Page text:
White-nosed coati Nasua narica
Scientific classification
Kingdom: Animalia
Phylum: Chordata
Class: Mammalia
Order: Carnivora
Family: Procyonidae
Genus: Nasua and Nasuella
Range map

Coatis, genera Nasua and Nasuella, also known as the Brazilian aardvark, Mexican tejón, hog-nosed coon,[1] pizotes, crackoons and snookum bears, are members of the raccoon family (Procyonidae). They are diurnal mammals native to South America, Central America, and south-western North America. The word "coatimundi" (play /kˌɑːtɨˈmʌndi/) is a commonly used misnomer applied to solitary adult males of N. nasua.[citation needed] The term is reported to be derived from the Tupi language (Paraguay).[2]


Physical characteristics

Adult coatis measure 33 to 69 cm (13 to 27 in) from head to the base of the tail, which can be as long as their bodies. Coatis are about 30 cm (12 in) tall at the shoulder, and weigh between 2 and 8 kg (4.4 and 18 lb), about the size of a large house cat. Males can become almost twice as large as females and have large, sharp canine teeth. The above measurements are for the white-nosed and South America coatis. The Cozumel Island coati is in the lower range of these measurements, and the two mountain coatis are smaller.[3]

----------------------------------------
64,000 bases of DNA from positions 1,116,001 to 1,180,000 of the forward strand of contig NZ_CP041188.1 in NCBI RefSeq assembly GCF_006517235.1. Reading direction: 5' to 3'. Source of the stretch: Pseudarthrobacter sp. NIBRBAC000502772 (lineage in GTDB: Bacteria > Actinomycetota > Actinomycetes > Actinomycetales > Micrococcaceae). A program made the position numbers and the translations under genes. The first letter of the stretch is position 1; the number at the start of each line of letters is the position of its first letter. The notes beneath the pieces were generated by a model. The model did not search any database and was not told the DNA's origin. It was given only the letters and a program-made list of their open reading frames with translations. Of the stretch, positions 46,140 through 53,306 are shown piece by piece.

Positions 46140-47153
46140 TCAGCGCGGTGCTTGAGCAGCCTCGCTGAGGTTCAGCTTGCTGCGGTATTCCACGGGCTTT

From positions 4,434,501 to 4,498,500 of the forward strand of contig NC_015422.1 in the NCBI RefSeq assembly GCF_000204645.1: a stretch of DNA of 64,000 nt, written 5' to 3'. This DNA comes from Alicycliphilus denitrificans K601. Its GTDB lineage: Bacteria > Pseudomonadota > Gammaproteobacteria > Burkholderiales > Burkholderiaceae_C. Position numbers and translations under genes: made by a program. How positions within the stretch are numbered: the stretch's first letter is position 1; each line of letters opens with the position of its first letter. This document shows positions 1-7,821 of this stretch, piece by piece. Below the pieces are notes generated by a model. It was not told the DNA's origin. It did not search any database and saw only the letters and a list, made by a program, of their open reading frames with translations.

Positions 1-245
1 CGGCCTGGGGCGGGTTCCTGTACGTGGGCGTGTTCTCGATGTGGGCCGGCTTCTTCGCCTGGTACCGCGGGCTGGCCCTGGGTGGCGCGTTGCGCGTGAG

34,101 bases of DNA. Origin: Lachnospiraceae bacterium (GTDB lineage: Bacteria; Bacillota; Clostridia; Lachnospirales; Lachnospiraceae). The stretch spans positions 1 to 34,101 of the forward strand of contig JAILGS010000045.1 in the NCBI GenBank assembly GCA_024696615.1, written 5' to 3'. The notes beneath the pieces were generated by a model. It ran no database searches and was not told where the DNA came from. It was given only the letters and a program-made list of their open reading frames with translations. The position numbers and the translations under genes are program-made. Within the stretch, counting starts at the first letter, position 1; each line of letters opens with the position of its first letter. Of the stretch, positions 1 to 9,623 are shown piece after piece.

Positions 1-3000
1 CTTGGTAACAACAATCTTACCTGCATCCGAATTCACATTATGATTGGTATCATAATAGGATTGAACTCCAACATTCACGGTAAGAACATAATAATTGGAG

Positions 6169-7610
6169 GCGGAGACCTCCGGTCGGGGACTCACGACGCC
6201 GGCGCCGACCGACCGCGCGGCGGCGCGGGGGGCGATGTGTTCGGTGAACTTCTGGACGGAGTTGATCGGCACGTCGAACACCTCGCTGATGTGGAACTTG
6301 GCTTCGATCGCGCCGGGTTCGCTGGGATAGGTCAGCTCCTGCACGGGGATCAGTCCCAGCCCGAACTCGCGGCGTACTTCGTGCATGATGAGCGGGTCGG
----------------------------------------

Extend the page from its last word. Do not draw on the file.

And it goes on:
All coatis share a slender head with an elongated, flexible, slightly upward-turned nose, small ears, dark feet, and a long, non-prehensile tail used for balance and signaling.

Ring-tailed coatis have either a light brown or black coat, with a lighter under-part and a white-ringed tail in most cases. Coatis have a long brown tail with rings on it which are anywhere from starkly defined like a raccoon's to very faint. Like raccoons and unlike ring-tailed cats and cacomistles, the rings go completely around the tail. Coatis often hold the tail erect, and it used as such to keep troops of coatis together in tall vegetation. The tip of the tail can be moved a bit on its own, as is the case with cats, but it is not prehensile as is that of the kinkajou, another procyonid.